The wind always blows on the 500m walk up to Coldstones Cut. The carpark is nestled into the hillside, in a place you can still hear the birdsong as various species of bird chase each other through the grazing sheep.
But as you climb higher, you hear the rush of air over the song until you enter the massive sculpture, which shields you once more. Walking through the massive structure, you have a choice of paths taking you through the right or left wall.
Both lead up to turrets with panoramic views and a silver plaque with helpful distance markers to a multitude of different destinations. Penrith, Calgary, Tobamory... Las Vegas, Griesdale Forest, Jura... read like choices on a menu but once you sample the view, it's difficult imagining being anywhere else but here.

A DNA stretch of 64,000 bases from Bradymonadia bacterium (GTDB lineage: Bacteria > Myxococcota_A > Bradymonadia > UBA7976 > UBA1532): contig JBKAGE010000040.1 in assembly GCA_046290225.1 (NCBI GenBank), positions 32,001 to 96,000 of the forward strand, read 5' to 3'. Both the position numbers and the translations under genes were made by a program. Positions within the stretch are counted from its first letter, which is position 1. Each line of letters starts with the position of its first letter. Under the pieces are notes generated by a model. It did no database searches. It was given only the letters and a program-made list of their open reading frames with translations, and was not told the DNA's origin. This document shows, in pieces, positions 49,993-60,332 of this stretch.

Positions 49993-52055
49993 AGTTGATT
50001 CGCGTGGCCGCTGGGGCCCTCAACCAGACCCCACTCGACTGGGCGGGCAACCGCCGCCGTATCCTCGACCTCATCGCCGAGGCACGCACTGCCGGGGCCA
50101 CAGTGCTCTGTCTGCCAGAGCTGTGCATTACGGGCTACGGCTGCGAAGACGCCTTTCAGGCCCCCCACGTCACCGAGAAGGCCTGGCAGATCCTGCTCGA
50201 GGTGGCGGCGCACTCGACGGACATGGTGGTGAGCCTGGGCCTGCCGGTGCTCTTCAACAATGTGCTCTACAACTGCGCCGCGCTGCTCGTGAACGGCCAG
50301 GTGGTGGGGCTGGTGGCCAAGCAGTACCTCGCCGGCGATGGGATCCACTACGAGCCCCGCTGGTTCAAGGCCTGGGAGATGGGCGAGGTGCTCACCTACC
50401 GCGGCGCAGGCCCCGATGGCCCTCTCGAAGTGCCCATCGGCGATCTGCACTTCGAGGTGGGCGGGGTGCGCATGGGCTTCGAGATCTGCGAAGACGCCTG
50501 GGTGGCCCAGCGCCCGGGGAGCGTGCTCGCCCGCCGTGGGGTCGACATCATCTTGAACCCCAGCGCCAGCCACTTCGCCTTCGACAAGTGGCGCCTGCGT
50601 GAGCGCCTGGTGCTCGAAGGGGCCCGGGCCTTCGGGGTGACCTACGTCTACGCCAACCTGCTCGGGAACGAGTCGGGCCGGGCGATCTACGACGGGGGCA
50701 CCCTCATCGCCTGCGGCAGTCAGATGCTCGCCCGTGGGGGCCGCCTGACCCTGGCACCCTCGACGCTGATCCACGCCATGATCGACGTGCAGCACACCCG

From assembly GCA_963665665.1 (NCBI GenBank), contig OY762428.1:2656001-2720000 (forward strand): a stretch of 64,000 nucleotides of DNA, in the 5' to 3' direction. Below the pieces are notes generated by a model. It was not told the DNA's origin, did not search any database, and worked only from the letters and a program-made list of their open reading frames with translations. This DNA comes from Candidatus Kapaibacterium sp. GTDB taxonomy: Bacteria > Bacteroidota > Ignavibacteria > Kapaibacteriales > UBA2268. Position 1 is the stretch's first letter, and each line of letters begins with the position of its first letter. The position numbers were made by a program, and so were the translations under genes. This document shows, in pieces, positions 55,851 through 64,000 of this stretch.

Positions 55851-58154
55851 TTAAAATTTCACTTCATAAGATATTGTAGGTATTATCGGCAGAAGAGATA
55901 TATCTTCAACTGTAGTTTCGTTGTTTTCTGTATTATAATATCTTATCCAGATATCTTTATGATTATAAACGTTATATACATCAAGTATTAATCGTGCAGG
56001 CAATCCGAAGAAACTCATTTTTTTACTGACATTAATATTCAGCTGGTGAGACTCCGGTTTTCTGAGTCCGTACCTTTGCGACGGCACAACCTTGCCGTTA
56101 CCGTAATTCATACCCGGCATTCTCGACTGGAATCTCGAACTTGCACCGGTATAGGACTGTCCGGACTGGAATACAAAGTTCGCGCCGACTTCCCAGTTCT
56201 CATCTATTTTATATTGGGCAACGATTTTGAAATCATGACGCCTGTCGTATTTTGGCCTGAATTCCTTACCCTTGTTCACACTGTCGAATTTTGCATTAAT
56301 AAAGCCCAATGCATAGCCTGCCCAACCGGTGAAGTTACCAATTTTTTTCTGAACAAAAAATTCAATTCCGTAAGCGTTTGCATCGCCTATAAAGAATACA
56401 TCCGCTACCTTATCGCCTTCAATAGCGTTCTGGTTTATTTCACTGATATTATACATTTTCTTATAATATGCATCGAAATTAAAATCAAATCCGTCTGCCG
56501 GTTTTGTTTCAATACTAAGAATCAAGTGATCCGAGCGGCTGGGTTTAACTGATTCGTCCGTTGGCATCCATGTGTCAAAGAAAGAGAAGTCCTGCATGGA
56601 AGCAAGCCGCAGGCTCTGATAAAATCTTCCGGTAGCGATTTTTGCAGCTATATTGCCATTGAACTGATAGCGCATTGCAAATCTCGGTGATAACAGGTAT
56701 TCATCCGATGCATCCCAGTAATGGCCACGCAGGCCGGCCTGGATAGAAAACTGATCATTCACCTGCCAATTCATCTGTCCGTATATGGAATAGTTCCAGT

One one side, clouds chase each other over the rolling landscape of the dale. On the other, a wall of rock descends in massive steps into the core of the earth. This is one of the few remaining quarries in an area that has seen mining from Roman times, and if you come down the narrow track and into the arena facing the area still being worked, signs will tell you about the history of the place.
Coming here is a rich experience at any time, with the wildlife contrasted with the industry, and the history contrasted against modern art. At night, though, it comes into its own. The dark skies pictures taken between these walls rival any coffee table book in the world.